School Board Meeting civility at risk

“No names, please: Parent challenges board’s bid to keep comments from getting personal.”

That title on a front-page story in Sunday’s Naples Daily News was meant to get your attention. It got mine. (Online article behind paywall here.)

Two School Board members and some community members, according to the Daily News article, object to School Board policy 0169.1 that has been interpreted to mean speakers cannot personally make comments by name about or to members of the Board, the Superintendent, or staff. Yet according to the article, “similar policies in other school districts are not uncommon. The Miami-Dade School Board, for example, doesn’t allow speakers to address board members by name and bans ‘personal attacks.'”

Those of us who have attended or watched meetings where Board members, the Board attorney and/or the Superintendent have been addressed personally know how important this policy is for keeping meetings civil.

At issue is this sentence:

The presiding officer may: 1. interrupt, warn, or terminate a participant’s statement when the statement is too lengthy, personally directed, abusive, obscene, or irrelevant;… [emphasis added]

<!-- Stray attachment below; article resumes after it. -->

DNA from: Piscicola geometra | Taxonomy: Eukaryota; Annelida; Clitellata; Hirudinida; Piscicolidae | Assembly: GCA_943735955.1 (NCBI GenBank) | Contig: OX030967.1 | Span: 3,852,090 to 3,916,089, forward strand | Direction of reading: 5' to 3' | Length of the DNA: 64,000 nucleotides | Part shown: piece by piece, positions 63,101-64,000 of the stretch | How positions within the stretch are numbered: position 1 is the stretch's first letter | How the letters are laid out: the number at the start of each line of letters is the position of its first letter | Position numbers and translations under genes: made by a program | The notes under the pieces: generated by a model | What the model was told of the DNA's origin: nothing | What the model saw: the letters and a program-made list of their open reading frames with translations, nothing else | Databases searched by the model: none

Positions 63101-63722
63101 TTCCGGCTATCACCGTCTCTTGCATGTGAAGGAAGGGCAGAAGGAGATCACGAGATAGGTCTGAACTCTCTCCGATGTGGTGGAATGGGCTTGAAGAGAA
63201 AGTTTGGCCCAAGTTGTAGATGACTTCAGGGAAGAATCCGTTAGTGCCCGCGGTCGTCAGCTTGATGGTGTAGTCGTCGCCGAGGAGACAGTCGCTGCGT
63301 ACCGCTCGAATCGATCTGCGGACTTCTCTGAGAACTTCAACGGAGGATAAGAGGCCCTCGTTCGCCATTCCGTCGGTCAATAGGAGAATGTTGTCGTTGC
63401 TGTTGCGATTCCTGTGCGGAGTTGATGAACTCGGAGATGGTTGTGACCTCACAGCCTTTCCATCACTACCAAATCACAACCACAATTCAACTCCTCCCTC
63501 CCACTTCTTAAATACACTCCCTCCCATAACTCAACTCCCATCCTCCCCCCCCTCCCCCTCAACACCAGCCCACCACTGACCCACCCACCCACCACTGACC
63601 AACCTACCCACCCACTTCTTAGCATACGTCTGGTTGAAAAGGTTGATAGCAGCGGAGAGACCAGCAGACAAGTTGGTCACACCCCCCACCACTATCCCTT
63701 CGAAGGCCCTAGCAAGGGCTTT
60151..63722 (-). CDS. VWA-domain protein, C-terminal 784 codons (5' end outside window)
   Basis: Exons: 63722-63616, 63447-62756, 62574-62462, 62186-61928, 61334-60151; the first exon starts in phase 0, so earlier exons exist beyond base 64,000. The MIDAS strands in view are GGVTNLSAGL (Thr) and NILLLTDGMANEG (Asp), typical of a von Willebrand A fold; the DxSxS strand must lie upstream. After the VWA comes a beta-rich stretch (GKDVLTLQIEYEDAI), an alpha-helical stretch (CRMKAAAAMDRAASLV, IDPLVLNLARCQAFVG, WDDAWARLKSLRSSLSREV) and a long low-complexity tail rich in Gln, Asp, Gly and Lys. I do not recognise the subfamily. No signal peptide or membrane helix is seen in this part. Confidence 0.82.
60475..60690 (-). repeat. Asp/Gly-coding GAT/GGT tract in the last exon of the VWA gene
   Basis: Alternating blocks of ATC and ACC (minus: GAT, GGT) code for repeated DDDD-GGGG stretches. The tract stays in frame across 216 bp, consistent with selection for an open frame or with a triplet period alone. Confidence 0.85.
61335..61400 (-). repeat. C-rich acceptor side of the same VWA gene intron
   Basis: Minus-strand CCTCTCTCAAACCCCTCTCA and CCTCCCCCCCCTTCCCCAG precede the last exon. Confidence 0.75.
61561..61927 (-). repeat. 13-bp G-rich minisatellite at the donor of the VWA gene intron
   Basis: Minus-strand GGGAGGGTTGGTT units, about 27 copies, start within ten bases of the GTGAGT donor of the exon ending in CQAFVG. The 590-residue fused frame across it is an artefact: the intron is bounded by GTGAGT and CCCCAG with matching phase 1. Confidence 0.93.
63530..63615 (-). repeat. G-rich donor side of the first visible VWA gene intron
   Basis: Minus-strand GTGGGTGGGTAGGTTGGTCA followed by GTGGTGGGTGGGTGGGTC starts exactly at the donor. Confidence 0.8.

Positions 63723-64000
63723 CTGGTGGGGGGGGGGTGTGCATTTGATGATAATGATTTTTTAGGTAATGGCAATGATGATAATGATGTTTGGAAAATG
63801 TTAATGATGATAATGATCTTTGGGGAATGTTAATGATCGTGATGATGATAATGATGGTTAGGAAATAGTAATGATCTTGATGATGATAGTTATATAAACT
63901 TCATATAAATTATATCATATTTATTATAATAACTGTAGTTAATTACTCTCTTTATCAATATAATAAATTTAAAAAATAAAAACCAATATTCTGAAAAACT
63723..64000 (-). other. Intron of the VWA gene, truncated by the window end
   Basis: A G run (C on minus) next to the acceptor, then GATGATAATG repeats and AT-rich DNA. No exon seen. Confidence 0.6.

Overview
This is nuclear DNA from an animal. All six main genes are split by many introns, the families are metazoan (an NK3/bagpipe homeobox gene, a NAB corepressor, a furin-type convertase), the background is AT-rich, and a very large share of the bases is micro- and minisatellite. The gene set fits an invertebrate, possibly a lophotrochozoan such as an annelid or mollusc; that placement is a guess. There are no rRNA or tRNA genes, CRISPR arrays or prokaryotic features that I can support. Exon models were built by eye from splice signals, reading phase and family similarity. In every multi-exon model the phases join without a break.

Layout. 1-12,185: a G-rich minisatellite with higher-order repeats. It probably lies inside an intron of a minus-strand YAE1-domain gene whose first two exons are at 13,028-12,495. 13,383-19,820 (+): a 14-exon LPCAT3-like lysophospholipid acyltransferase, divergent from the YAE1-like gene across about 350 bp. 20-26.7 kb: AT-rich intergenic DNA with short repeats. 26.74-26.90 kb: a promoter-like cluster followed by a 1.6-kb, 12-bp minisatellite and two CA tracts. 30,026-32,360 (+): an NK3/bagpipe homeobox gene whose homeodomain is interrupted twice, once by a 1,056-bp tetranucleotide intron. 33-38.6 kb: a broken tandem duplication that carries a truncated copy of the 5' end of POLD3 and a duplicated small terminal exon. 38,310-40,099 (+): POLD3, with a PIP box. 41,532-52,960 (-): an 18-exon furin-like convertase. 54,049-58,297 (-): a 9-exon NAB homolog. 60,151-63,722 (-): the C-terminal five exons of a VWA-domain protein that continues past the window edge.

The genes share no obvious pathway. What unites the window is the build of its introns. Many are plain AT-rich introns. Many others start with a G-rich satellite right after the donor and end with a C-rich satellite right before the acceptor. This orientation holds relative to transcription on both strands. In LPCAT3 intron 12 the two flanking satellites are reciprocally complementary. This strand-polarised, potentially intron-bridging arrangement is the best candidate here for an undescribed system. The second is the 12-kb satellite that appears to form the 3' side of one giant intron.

The policy to be discussed Tuesday proposes either removing the words “personally directed,” or replacing those words with:

The presiding officer may: 1.interrupt, warn, or terminate a participant’s statement when such statement is too lengthy, abusive, obscene, irrelevant or repetitive. Comments that are personally directed are allowed when they are authorized speech that are related to the topic being discussed or within the scope of District business so long as such comments are not abusive, obscene, irrelevant, or repetitive;

While examples could no doubt be posited of a personally-directed comment that is not abusive, obscene, irrelevant or repetitive, allowing personally-directed public comments starts the Board down a slippery slope. I want the Board Chair to have as much discretion as possible to ensure that speakers maintain decorum at Board meetings; removing the words “personally directed” limits that discretion.

Read the proposed policy changes here.

But there is a line between maintaining decorum and violating a speaker’s First Amendment rights. According to the Naples Daily News, Collier parent Cory Seegmiller filed a lawsuit last month against the School Board and Board Chair Kathleen Curatolo claiming his freedom of speech and freedom of equal protection were violated because he was stopped from speaking at a Board meeting as a result of this policy.

The article quotes Seegmiller’s lawyer as saying Curatolo will be served during Tuesday’s Board meeting.

The proposed changes to the policy are on Tuesday’s agenda to be discussed by the Board toward the end of the meeting.

If you’re concerned that the proposed change will make it harder to maintain the civility of Board meetings, please join me at the Board meeting or email Board members with your comments.

School Board Chair Kathleen Curatolo –
School Board Member Erika Donalds –
School Board Member Kelly Lichter –
School Board Vice-Chair Julie Sprague –
School Board Member Roy Terry –

The business portion of the meeting begins at 5:30 PM Tuesday, March 10, at the District Administration Building, 5775 Osceola Trail.

I hope to see you there.

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